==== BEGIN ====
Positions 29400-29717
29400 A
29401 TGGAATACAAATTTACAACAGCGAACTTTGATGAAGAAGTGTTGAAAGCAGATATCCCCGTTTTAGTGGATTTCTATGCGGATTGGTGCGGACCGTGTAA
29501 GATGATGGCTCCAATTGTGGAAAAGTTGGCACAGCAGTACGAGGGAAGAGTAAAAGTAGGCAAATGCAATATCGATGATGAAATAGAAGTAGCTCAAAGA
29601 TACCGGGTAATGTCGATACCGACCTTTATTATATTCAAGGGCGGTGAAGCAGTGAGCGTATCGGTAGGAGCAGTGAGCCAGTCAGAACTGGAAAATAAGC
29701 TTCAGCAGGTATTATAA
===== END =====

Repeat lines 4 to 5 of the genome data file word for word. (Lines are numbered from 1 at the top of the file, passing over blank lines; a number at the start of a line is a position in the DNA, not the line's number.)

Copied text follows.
29501 GATGATGGCTCCAATTGTGGAAAAGTTGGCACAGCAGTACGAGGGAAGAGTAAAAGTAGGCAAATGCAATATCGATGATGAAATAGAAGTAGCTCAAAGA
29601 TACCGGGTAATGTCGATACCGACCTTTATTATATTCAAGGGCGGTGAAGCAGTGAGCGTATCGGTAGGAGCAGTGAGCCAGTCAGAACTGGAAAATAAGC